116.1: Redemptive Suffering; OT Lesson 39 (Core)

October 10, 2014

Engaging Gospel Doctrine

“How Beautiful upon the Mountains”

 

Class Member Reading: Isaiah 50; 51; 52; 53; Matthew 26:39; Philippians 2:8; Hebrews 2:16-18; Hebrews 4:15; 1 Nephi 19:9; Mosiah 15:10-13; Mosiah 16:9; Alma 7:11-13; Alma 34:10

Additional Reading: Mosiah 14; 15

Other Reading: None

 

Past episodes have covered the Atonement and suffering, so this lesson specifically explores the ways our suffering can be redemptive. This section of the podcast covers:

  • Understandings of the Atonement
  • Review of the reading
  • Distinguishing types of pain
  • Causes of suffering
  • When is suffering redemptive?
  • Redemption and Atonement in our lives
  • Balancing individual well-being and caring for others

 

Rebecca and Jason discuss this important topic.

 

You can access the Annotated Reading here (or PDF).

You can access the Lesson Notes here (or PDF)

 

 

Resources 

Related past episodes

005: Book of Mormon Lesson 28: Alma 32-35

028: Doctrine & Covenants Lesson 2: Jesus Christ

056: Trials, Failure, and Purpose. D&C and Church History 27

057: Suffering; D&C and Church History 28

Carlfred Broderick’s answer to why children suffer, Ensign 1986

The Purifying Power of Gethsemane, Elder McConkie

Theologizing in the Presence of Burning Children: From Theodicy to Lament, Jacob Baker

The Uses of Suffering, Sandra Strange, Ensign 1987

Your Sorrow Shall be Turned to Joy; Elder Robert Hales

That They Might Know Thee, Elder Keith Edwards

 

Thanks to James Estrada for postproduction and to Steven Nelson for the bumper music!

3 Responses to “116.1: Redemptive Suffering; OT Lesson 39 (Core)”

  1. Jamie Jorgensen Says:

    As always you’ve done a great job with this episode, Jared. One quick comment, when you mention Carlfred Broderick’s ensign article I can’t help but think of this post: http://novus-homo.blogspot.com/2014/03/on-abuse-and-magical-power-of-redemption.html by Joseph Broom. He sees Broderick’s idea as having been very damaging to himself. I’m not weighing in with an opinion, myself. Just wanted to point out another side of things.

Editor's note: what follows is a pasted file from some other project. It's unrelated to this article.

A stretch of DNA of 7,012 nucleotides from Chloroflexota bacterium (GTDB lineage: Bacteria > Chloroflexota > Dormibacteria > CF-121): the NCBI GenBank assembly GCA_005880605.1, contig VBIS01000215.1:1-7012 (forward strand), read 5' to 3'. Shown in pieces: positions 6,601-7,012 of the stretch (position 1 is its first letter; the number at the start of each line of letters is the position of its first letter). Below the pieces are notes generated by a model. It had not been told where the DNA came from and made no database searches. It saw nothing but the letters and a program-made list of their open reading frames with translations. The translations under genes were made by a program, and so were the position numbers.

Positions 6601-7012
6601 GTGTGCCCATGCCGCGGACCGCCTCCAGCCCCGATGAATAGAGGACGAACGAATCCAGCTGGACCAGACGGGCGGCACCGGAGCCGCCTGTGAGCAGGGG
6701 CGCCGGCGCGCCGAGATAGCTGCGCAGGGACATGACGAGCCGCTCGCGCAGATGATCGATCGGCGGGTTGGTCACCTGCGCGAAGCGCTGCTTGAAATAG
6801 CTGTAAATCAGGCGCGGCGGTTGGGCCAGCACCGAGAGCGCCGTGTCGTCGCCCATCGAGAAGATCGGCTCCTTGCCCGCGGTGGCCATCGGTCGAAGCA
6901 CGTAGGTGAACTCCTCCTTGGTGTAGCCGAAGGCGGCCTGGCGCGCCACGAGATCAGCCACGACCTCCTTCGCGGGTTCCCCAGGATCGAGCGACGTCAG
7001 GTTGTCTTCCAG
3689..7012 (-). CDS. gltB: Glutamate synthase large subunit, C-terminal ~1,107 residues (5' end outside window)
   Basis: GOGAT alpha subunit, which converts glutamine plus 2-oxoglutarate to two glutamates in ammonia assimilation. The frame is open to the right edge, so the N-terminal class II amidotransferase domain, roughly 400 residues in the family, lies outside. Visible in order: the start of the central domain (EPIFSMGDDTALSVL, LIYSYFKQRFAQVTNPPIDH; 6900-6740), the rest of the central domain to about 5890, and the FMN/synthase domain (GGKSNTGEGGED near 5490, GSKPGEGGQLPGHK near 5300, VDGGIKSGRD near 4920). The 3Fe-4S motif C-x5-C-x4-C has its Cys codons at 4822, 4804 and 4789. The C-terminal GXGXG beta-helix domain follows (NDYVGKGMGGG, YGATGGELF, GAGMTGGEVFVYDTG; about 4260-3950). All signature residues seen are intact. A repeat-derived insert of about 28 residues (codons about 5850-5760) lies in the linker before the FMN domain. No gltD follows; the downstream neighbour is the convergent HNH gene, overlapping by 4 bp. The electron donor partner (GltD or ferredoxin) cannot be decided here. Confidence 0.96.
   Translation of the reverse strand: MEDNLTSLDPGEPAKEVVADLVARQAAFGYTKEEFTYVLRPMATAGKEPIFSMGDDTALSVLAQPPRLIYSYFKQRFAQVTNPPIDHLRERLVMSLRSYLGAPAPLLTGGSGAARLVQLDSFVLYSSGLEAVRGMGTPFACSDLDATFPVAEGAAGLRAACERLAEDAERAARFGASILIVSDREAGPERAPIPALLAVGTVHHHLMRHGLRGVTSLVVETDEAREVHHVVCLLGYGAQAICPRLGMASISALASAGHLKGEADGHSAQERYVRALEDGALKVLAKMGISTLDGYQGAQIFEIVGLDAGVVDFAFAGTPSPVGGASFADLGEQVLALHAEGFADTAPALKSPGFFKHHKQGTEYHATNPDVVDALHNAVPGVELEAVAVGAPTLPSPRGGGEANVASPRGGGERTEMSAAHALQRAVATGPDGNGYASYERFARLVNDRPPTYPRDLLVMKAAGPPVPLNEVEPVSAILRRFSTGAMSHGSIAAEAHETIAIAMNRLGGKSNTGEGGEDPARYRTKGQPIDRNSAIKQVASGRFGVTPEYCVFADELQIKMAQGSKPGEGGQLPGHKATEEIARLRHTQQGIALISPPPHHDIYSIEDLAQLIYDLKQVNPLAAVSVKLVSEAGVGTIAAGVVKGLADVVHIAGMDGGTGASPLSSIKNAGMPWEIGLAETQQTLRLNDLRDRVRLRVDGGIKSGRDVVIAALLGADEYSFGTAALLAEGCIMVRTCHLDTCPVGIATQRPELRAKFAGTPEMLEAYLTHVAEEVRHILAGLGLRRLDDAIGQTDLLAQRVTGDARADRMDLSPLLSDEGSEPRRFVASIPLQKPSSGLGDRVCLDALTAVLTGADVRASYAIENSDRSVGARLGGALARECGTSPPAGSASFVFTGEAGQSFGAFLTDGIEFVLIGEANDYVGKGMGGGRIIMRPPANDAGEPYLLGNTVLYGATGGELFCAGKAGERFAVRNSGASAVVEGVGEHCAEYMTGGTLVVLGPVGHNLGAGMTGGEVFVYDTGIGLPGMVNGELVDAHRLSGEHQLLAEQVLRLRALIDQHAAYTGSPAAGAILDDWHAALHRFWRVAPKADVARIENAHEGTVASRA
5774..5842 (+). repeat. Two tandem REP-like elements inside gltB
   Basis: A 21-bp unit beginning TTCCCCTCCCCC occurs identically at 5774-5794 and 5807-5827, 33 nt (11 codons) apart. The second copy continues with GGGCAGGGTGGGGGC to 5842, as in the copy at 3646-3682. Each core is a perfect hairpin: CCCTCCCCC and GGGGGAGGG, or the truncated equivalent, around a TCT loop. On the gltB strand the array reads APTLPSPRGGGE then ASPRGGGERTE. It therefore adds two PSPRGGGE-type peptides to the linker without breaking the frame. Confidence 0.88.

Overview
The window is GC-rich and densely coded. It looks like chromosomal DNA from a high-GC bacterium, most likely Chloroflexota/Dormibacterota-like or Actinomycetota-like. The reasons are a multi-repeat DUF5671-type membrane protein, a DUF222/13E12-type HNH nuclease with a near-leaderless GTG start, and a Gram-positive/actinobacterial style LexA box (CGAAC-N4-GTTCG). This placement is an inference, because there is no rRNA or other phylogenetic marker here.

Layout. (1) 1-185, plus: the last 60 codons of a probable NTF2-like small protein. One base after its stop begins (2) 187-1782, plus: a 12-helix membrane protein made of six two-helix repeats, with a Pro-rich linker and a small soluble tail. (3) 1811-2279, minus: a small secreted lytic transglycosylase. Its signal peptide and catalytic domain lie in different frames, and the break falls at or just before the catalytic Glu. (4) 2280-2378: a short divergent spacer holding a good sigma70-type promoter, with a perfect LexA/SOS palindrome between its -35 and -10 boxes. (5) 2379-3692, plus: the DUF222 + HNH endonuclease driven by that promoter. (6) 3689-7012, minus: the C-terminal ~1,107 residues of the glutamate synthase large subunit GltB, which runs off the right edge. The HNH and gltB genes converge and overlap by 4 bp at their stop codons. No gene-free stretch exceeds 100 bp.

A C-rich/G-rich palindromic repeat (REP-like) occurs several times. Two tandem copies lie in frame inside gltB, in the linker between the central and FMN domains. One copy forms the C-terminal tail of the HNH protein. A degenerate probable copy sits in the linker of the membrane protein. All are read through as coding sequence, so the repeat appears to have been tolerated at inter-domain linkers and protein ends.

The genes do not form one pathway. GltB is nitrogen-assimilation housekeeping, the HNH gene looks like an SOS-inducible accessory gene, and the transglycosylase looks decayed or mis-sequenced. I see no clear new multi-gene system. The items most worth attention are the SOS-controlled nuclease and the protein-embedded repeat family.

Reply

    • Jared Anderson Says:

      Thank you Jamie. I agree that Broderick’s ideas are potentially dangerous and damaging, which is why I tried to stress that we must, must protect ourselves, and I would never suggest staying in an abusive relationship. That said, I do think there is some truth to what Broderick says… truth that again must be carefully applied.

      Reply

  2. Jenne Says:

    I am glad you included the quote from Carlfred Broderick. He was describing the role of transitional character and it has been a concept that gave both my father and I great hope that we could break the cycles of abuse that ran in our family. Its a challengingly high bar to live up to and it can be discouraging at times. The pursuit and study is enriching however as I have had to come to know myself, my patterns, my natural tendencies and the why behind them. I am becoming a better parent through the process and I already see indications that my children’s lives will be better than mine was a child. I can see how it is possible to do without the church and the gospel but they do provide a useful framework to operate in.

    Reply

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